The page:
I trudge up the stairs, my head pounding, my body heavy. I hear the cards slap down on the dining room table behind me, and the exclamations of I-De-clare-War! as my vision swirls. Bed. I just need bed.
I spent the better part of the afternoon sacked out on the couch, my face wedged between pillows, waking up to TWO’S purple blanket draped over my shoulders and the whispers of an argument over what show to watch next. I got up long enough to make dinner and was now leaving it all behind.
As I change my clothes and head into the bathroom I hear thumping up the stairs, and a breathless request:
“Mama? Can I tuck you in?”
TWO stands there, a thick volume of My Little Pony stories under one arm, her blankie caped around her neck like superhero. I really just want to be left alone, but instead I nod. And smile. As I brush my teeth I hear the swiping of sheets. I peek into the room. TWO is making my bed and fluffing my pillows.
“It’s ready!” she sings.
I drop into the cool sheets and she yanks the blankets up around me, swallowing me into the promise of sleep.
As she reads her own version of the pony escapades, my body relaxes, and my thoughts drift back to how hard it once was to be sick around her. Not because I felt the need to hide my illnesses, but because it was just hard. The absolute dread I’d feel when I’d wake up with a sore throat, or the panic that would set in if I realized I had a stomach bug and two small, energetic girls who weren’t interested in leaving me alone and watching movie after movie after movie.
For all of the wistfulness and nostalgia that comes when the youngest child races toward kindergarten, and the tension that builds as the oldest nears tweendom, there is also the beauty of returning space. Some of it is expected. People always promise you there will come a time when playdates no longer require constant supervision. Or when taking the kids to the pool doesn’t automatically mean you have to get in the water. But then there’s the unexpected things. Like the possibility of being sick again. Really being sick. The kind of sick that requires nothing more from you then passing out on the nearest piece of furniture and appreciating, though not requiring, a special blanket.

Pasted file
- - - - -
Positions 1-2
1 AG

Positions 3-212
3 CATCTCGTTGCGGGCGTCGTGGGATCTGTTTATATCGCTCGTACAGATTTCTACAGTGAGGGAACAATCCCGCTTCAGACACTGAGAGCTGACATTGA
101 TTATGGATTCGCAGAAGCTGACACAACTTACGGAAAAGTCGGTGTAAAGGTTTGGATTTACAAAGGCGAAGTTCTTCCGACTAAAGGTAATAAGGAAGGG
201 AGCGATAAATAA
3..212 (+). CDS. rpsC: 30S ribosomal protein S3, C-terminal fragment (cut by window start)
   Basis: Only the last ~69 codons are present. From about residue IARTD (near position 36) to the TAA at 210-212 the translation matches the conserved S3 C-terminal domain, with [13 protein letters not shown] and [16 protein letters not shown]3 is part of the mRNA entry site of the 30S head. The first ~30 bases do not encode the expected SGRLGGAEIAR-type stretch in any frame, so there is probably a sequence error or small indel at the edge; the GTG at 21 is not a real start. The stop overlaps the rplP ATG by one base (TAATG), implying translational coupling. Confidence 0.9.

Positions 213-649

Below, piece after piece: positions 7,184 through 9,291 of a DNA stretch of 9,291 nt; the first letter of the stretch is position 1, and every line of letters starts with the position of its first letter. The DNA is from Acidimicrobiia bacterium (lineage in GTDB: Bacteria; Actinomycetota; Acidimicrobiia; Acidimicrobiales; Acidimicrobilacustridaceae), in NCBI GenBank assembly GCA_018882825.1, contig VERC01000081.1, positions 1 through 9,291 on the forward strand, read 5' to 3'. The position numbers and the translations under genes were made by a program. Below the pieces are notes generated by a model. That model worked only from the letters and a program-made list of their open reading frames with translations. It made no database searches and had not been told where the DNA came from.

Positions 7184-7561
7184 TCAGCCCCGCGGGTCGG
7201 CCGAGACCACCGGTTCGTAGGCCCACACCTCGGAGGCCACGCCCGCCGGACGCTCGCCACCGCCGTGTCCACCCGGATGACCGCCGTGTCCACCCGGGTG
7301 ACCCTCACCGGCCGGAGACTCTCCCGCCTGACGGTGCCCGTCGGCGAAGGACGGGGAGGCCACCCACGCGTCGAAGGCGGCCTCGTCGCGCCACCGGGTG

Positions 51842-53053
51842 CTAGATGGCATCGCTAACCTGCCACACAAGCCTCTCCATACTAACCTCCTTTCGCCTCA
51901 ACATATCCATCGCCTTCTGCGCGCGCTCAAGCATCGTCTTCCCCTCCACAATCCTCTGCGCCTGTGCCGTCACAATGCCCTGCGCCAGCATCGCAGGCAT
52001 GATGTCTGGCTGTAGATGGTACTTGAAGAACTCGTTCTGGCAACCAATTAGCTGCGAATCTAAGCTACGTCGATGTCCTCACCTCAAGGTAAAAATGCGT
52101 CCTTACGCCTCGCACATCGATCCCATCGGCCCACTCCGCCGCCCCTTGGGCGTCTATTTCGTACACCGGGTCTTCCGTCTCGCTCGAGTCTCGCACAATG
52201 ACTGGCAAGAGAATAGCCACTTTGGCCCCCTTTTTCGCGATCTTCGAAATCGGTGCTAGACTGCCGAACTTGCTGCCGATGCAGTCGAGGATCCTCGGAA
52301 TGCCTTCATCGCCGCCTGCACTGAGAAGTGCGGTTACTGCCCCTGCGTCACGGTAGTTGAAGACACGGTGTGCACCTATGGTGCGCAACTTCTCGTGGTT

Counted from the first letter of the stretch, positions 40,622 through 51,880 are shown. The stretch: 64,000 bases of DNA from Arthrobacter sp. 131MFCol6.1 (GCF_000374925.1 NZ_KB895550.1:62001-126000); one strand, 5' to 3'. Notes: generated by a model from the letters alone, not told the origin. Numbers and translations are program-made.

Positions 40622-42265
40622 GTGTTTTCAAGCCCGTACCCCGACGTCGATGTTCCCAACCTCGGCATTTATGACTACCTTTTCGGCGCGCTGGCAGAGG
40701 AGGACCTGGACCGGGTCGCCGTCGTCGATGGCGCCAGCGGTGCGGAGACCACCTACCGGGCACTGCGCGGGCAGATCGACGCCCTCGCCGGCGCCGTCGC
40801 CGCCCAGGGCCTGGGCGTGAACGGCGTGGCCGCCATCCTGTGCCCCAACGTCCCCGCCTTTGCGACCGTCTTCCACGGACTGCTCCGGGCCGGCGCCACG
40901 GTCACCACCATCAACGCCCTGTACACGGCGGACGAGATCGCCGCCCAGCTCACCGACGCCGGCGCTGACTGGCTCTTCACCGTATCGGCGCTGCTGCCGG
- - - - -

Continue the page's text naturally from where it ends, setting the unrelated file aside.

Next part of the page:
I’d forgotten just how much I missed being sick, no strings attached. It was one of the first hit-and-runs of new motherhood that left me for dead on the side of the toilet, because I knew I would no longer be left alone when I finished throwing up. Coloring and playdoh and dress-up didn’t stop just because I had a fever. The fourteen hours between “good-morning” and “good-night” didn’t move to the accelerated speed of my pounding headache, regardless of how many prayers I tossed up to that effect.
And now, here I am. Finally edging back toward the sickness experience I knew (and loved) in my pre-motherhood days. But this time I’m tucked in, kissed, and left with the whispered promises that if my nightmares return, I can climb into bed with her, and she’ll keep me safe.
And I will, too. You’d better believe that if the days of self-sacrificing colds, fevers, and flus try rearing their contorted, whiny heads, I’m jumping right into bed with her. Or her sister. That’s right. They’re old enough to go down with me this time.
©2013 CEK. ALL RIGHTS RESERVED.
WANT SOME DAILY AFFIRMATION THAT YOU’RE NOT THE ONLY BAD MOMMY OUT THERE? FOLLOW ME ON TWITTER, INSTAGRAM, OR COME VENT ON FACEBOOK. WE’LL BAD-MOMMY IT TOGETHER.